Thursday, 14 Jun 2012
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Egypt Economy: What Will Egypt’s New President Inherit?
British Embassy Cairo
The economy is a major electoral issue in Egypt. Whoever wins this month will face daunting economic challenges. They must build consensus to start to address them.
The economy is one of the biggest election issues in Egypt. Ahmed Shafiq has his track record of turning Egyptair, and Cairo airport, into modern, profitable businesses. Mohamed Morsi is using the Muslim Brotherhood’s business expertise to promote their programme for economic development, the Renaissance project.
Whoever emerges as Egypt’s first elected president will soon find that most Egyptians will expect the political elite to work together constructively in the national economic interest.
What kind of economy can the incumbent expect to inherit on 1 July? Egyptian economist Magda Kandil, head of the Egyptian Centre for Economic Studies, estimates growth for the financial year (July 2011-June 2012) to reach 2%. But this falls well short of the 7-8% needed to absorb the 700k new entrants to the labour market each year. A slowdown in growth since 2008 has led to official youth unemployment figures of 25%, overall unemployment at 12.6%, and a much broader problem of under-employment.
The fiscal deficit has also widened, from 94bn LE in March 2011 to 113bn LE in March this year. Only a popular campaign to pay tax arrears prevented the situation from becoming even worse. The new draft budget is relatively expansionary, with the deficit expected to grow further to 170bn LE. Securing agreement to this budget before 30 June will be highly problematic. And 75% of the new budget remains committed to subsidies, salaries and interest payments, offering limited room to manoeuvre.
Foreign reserves rose again by $300m in May, primarily due to the sale of treasury bills to Egyptian expats. But such one-off gains are not sustainable in the long-term. Stocks have fallen to their lowest level for four months. Qatar’s bid for EFG-Hermes, the Middle East’s preeminent investment bank, has raised fears of further hostile takeovers.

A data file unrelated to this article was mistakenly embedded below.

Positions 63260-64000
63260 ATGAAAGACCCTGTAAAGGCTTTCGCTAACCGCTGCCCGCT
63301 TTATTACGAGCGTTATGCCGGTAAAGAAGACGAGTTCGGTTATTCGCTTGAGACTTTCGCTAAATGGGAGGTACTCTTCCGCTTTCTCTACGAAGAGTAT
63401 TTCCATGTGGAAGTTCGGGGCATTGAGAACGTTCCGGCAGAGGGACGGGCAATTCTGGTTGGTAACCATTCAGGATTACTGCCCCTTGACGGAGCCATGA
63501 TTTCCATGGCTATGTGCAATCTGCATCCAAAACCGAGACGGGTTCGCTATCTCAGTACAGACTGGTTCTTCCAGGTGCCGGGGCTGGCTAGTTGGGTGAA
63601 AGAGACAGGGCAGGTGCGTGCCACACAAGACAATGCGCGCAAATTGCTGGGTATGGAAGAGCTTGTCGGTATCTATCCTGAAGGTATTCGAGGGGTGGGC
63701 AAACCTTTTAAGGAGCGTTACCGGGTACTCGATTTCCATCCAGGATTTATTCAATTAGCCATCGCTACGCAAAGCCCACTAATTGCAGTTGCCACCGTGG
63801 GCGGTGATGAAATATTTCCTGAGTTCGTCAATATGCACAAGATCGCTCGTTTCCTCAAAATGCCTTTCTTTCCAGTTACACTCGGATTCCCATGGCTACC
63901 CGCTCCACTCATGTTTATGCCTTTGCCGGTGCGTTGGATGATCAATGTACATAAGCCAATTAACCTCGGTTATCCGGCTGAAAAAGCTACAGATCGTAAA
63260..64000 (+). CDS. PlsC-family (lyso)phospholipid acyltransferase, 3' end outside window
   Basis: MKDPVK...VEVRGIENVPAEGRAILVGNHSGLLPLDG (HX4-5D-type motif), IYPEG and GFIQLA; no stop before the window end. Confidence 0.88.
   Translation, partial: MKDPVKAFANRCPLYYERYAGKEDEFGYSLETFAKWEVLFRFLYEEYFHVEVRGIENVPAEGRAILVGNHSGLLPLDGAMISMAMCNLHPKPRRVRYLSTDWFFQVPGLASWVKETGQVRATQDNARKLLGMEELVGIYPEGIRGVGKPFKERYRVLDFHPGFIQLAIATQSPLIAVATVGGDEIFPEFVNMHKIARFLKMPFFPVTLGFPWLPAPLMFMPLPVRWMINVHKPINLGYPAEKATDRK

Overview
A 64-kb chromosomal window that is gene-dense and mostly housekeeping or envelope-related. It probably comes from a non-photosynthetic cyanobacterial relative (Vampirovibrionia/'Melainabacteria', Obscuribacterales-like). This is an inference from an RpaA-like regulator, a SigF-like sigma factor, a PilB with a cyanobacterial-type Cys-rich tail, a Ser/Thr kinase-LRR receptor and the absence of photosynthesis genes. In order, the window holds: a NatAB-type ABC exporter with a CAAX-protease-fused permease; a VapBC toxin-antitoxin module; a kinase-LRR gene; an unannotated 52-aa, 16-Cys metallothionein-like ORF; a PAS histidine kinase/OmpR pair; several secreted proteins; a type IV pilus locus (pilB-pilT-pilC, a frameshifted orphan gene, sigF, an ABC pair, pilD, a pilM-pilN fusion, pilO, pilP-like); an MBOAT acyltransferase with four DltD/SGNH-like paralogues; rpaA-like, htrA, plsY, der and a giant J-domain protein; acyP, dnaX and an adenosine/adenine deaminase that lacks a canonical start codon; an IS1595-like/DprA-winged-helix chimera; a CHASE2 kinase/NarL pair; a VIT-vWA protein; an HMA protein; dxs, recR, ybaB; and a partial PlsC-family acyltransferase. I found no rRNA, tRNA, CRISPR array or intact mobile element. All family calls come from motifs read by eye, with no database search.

Long queues outside petrol stations are starting to have serious repercussions for agriculture, which accounts for 14% of GDP and employs 1/3 of the Egyptian workforce. Reuters has reported that there are several oil tankers waiting for letters of credit before they will offload. Many companies seem to be delaying strategic planning until after the election.
Nor has it been possible to undertake much economic reform. Commentators say that nothing had been done to promote SMEs, for example, although this was supposedly a top priority of the caretaker government. Parliamentary scrutiny has forced a greater sense of transparency in the public finances, for example by putting many state employees currently paid by so-called ‘special funds’ onto the main payroll. But real public financial management reform will take several years to implement – the EU are just beginning to support this process.
The Muslim Brotherhood economic programme includes international finance, foreign investment and an open, transparent economy.
Shafiq is broadly committed to these principles too and is supported by many leading business figures. Whoever wins will need to tackle the endemic problems of the past including corruption, rising inequality or a highly inefficient public sector and seek political consensus on key economic policies.
We have a clear interest in seeing the Egyptian economy recover and succeed in a way that reduces poverty and creates opportunities for all Egyptians. We are the largest foreign investor, consider Egypt as one of our top 20 markets with significant potential for further growth, and can benefit economically from close historic links.
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